Com. v. L.A.L. Corp.

Decision Date17 August 1987
Citation400 Mass. 737,511 N.E.2d 599
CourtUnited States State Supreme Judicial Court of Massachusetts Supreme Court

Harry P. Carroll, Deputy City Sol. (Richard T. Egan, City Sol., and John A. Rasmussen, Springfield, with him), for the Com.

James M. Smith, Springfield, for defendants.


O'CONNOR, Justice.

This case requires us to consider the circumstances in which a close corporation may be criminally liable for the criminal acts of its employee. Here, the defendant corporations, which we assume to be close corporations, as explained below, are charged in the District Court with violating G.L. c. 138, § 34 (1984 ed.), which provides in material part that "[w]hoever makes a sale or delivery of any alcoholic beverages or alcohol to any person under twenty-one years of age ... shall be punished by a fine of not more than one thousand dollars or by imprisonment for not more than six months, or both."

The defendant, L.A.L. Corporation, doing business as The Ranch House, filed a motion to dismiss the complaint against it and an affidavit and a memorandum in support thereof. When that motion was heard, the parties orally agreed, apparently with the District Court judge's approval, that L.A.L. Corp.'s motion would apply to the complaints against all the defendants. The motion was denied at first, but, after the parties filed statements of agreed fact, it was allowed as to all the defendants. The Commonwealth appealed, and we transferred the case to this court on our own motion. We reverse, and remand the case to the District Court.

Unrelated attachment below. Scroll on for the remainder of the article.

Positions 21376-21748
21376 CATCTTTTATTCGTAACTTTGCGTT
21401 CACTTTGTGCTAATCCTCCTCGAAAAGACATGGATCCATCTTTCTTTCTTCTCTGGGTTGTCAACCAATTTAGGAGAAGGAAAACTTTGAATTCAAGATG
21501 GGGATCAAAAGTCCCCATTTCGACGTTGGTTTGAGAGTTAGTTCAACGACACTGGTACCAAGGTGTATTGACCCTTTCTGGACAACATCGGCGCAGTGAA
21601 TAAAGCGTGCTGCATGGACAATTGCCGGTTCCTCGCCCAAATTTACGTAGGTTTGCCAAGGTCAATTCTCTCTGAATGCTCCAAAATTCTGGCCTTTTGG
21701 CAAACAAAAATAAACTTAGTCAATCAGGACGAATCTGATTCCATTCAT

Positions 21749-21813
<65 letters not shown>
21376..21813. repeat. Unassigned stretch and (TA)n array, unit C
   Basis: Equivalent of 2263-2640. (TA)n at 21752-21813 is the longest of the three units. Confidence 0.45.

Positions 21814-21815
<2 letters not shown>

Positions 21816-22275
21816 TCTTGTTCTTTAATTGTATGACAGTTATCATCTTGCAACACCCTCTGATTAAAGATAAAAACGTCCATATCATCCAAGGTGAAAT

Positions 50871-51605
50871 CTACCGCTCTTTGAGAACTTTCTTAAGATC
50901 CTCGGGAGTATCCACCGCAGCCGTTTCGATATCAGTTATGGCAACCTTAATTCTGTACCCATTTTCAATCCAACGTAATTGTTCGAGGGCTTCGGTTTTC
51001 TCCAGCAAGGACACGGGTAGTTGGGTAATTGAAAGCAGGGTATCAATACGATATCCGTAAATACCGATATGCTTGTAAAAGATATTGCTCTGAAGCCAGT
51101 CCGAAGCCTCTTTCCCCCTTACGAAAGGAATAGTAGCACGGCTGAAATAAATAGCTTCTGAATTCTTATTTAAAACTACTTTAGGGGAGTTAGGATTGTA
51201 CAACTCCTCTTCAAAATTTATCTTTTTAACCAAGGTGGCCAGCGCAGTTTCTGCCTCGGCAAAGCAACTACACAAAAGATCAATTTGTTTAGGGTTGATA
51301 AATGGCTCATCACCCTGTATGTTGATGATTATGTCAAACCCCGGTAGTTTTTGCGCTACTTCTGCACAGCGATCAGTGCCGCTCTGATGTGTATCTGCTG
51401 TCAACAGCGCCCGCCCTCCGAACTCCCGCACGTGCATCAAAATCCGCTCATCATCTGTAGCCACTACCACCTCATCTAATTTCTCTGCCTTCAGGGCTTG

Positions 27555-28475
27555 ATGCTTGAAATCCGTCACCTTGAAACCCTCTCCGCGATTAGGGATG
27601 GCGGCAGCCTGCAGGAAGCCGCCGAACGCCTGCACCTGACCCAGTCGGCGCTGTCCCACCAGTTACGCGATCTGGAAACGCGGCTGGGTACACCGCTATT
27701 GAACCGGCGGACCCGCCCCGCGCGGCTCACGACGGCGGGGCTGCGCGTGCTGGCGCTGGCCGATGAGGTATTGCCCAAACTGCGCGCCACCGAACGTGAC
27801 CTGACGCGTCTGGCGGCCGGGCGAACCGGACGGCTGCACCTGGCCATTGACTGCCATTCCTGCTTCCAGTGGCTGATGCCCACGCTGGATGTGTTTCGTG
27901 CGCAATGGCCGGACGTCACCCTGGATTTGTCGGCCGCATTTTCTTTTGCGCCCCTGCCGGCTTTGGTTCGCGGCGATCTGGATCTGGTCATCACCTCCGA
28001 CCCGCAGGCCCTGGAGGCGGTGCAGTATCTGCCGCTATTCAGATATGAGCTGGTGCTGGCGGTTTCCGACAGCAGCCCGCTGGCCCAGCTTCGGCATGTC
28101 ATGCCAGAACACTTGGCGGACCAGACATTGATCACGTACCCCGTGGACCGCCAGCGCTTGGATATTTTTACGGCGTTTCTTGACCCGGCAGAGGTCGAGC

By their terms, the agreed statements apply only to the "first instance" bench trial. We understand that the parties' intention was to test, without going through one or more trials, whether the facts provable by the Commonwealth were legally sufficient to support convictions of the defendants. Such a procedure is consistent with Mass.R.Crim.P. 13(c)(2), 378 Mass. 873 (1979), which provides that "[a] defense ... which is capable of determination without trial of the general issue shall be raised before trial by motion." Of course, "where dismissal is requested because of the claimed insufficiency of the evidence of guilt, it cannot be ordered unless the Commonwealth agrees to join in the affidavit procedure [described in Commonwealth v. Brandano, 359 Mass. 332, 337, 269 N.E.2d 84 (1971) ] or in a stipulation of the facts. A pretrial order or judgment of dismissal for the claimed insufficiency of the Commonwealth's evidence cannot be sustained in any case where the Commonwealth fail[s] or refuse[s] to stipulate that the appellate record contains a statement of all the Commonwealth's contemplated evidence." (Footnote omitted.) Rosenberg v. Commonwealth, 372 Mass. 59, 63, 360 N.E.2d 333 (1977). Commonwealth v. Hare, 361 Mass. 263, 270, 280 N.E.2d 138 (1972) ("Nothing we hold today prevents the parties from testing the sufficiency of the evidence by stipulation or by some other proceeding, agreeable to the parties, which avoids a long and costly trial"). But here it is apparent that the parties have attempted to make use of the procedure contemplated by rule 13(c)(2) and those cases, and we think they have done so satisfactorily. Therefore, although the parties have not expressly agreed that the "appellate record contains ... all the Commonwealth's contemplated evidence," we consider that agreement to be implicit, and we take up the substantive issue presented.